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By: Tim DelChiaro
Abstract: This article by Pinal Dave takes a different approach to understanding the nuances of Big Data and what is this process that industry is trying to talk
Guest article by Pinal Dave.
The talk of the town these days are around Big Data if you are in a data-related domain. Most of the top CIO’s are trying to get into this bandwagon of Big-data and want to implement the same within their organization. Organizations have had data and loads of data inside their premises for ages and they have been doing all kinds of reporting, prediction, analysis on top of this data. So what make this concept of Big-data really unique? For a matter of fact, there is nothing unique about it – it is just the process that follows that makes it unique.
In this article, we will take a different approach of understanding the nuances of Big Data and what is this process that industry is trying to talk? How should we systematically approach the same?
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There are some high level terminologies we see when building a robust architecture, these are high level conceptual ideas that we thought are worth a mention.
This is the foundational building block and built on top of a domain. These models are agnostic of the technology used.
This step defines the rules and patterns for the domain. These are the logical structure and pave way for specific implementation.
This is the physical deployment of a defined Architecture. Suitable as a solution or multiple implementations can be done using different technologies.
Looks into specific requirement and expands on the implementation. It honors to rules of architecture.
This is the specific implementation of the solution defined with technology development and deployment plans.
The industry always talks about Big Data in the lenses of 3 V’s (Volume, Velocity and Variety). Our fundamental understanding is if the data over runs the current capacity of processing of relational databases, then we are most likely looking at a Big data scenario. There are number of implementations of big data and it need not always be about being big, the “V” of variety makes the solution of implementation of big-data really messy.
When we say it is messy, we mean it is about analyzing or dissecting large amount of loosely structured data and performing distributed aggregations around them. In the enterprises of this era, we are sometimes talking about multi-petabytes, billions of transactions per day/week, incomplete textual data (social for example) and much more.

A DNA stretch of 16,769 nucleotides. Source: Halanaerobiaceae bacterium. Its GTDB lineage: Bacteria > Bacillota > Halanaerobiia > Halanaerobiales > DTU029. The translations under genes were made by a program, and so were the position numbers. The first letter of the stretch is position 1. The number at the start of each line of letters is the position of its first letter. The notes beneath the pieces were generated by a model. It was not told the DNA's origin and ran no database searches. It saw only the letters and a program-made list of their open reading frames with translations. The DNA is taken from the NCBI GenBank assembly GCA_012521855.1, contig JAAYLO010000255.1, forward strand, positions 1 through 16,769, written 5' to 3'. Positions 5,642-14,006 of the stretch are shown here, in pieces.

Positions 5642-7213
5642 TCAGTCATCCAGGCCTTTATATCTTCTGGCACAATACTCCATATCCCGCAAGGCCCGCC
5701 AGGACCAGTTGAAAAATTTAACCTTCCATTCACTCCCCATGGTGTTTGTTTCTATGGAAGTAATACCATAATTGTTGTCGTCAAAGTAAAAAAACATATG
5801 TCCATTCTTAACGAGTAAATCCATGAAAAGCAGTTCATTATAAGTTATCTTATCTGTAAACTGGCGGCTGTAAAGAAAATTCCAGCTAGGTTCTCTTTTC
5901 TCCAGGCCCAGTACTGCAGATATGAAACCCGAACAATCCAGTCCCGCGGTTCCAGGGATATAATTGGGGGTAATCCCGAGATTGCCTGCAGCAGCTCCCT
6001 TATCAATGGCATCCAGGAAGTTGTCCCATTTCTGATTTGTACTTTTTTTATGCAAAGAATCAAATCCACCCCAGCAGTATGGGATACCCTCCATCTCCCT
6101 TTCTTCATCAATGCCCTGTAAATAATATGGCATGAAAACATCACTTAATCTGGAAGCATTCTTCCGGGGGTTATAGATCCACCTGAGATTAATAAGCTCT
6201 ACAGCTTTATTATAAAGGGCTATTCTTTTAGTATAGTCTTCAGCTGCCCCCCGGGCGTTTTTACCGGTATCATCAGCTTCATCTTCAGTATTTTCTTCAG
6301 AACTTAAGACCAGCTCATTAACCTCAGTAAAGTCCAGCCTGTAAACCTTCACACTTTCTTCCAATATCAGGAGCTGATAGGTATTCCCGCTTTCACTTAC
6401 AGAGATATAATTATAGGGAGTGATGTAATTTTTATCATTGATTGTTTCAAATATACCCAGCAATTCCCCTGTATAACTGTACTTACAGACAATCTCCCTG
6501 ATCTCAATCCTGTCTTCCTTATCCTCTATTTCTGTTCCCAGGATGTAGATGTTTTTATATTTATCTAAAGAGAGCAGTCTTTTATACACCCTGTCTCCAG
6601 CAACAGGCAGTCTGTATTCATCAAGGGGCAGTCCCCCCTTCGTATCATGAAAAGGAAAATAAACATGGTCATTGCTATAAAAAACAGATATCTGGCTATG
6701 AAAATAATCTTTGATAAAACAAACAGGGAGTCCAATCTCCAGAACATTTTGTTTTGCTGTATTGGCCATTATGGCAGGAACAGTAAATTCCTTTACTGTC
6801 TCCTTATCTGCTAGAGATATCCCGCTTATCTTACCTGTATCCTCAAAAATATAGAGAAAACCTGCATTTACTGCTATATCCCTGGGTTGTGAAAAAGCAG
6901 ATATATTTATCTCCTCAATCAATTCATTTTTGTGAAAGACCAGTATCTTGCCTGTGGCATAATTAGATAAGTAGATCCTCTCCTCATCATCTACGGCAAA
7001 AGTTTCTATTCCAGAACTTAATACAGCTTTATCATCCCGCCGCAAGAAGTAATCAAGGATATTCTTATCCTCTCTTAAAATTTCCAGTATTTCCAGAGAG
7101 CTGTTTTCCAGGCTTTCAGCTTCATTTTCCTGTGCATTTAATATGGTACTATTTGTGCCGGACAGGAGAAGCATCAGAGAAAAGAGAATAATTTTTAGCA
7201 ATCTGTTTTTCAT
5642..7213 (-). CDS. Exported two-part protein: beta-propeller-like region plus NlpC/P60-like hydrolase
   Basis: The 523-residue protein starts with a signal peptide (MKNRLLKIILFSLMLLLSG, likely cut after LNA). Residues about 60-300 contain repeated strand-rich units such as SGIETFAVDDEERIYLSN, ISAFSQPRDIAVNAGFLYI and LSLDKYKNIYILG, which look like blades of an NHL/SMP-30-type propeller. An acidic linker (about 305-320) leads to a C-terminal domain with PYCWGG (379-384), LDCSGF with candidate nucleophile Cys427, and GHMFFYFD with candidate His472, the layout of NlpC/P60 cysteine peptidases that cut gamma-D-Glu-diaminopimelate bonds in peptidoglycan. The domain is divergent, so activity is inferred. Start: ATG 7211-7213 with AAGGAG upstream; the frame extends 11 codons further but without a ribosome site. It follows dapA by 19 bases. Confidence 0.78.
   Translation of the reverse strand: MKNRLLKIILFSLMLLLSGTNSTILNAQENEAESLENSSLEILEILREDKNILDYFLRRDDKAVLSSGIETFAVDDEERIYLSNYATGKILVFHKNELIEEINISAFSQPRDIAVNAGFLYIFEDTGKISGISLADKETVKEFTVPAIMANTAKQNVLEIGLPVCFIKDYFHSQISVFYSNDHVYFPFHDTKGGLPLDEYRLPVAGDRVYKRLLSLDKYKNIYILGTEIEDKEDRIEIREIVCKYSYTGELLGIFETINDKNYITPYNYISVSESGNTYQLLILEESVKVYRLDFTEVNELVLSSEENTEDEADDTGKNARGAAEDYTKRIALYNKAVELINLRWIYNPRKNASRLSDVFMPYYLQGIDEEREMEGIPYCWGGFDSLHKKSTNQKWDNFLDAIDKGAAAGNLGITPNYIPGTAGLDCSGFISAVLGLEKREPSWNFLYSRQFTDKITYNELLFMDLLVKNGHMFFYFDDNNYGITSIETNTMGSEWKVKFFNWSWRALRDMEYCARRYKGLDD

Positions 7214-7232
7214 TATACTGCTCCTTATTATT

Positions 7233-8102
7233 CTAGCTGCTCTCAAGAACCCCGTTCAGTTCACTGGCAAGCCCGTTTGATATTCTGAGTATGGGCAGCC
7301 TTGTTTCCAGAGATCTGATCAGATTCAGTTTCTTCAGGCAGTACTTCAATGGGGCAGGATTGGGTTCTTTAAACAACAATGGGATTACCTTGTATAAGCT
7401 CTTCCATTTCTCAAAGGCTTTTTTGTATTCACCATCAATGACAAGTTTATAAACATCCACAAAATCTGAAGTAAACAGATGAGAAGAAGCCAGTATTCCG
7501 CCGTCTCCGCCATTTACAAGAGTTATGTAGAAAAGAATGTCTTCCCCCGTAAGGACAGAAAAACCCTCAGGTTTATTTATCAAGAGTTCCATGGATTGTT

Let us outline some of the terms used in this context: Hide image
We would like to put into perspective of how data flows into any enterprise system:
This is a simple process and there are multiple tools that help us in this process. Let us take a simple example of some tools available in the Microsoft ecosystem to illustrate the same.
With this growing trend, in the current era – know how the Big-data solution would be implemented. Today, we can implement it as an on-Premise, Cloud only or Hybrid. One of the question we ask is – “Is data born in the cloud and does it always stay in the cloud”.
As you start your journey with Big Data, know your environment and build the solution in a phased manner. If we don’t know where we need to go, we will never be helped by any map. So know what the parameters we want to analyse. Clean the data, scrub for invalid outliners and then analyse for the majority 80% content. Big data implementation is a journey and we need to take one step at a time. Hope this blog brought out some of the facets.
About Pinal Dave - Technology Evangelist & Founder of SQL Authority
Pinal Dave works as a Technology Evangelist (Database and BI) with Microsoft India. He has written over 2000 articles on the subject on his blog at https://blog.sqlauthority.com. During his career he has worked both in India and the US, mostly working with SQL Server Technology – right from version 6.5 to its latest form. Pinal has worked on many performance tuning and optimization projects for high transactional systems. He has been a regular speaker at many international events like TechEd, SQL PASS, MSDN, TechNet and countless user groups.
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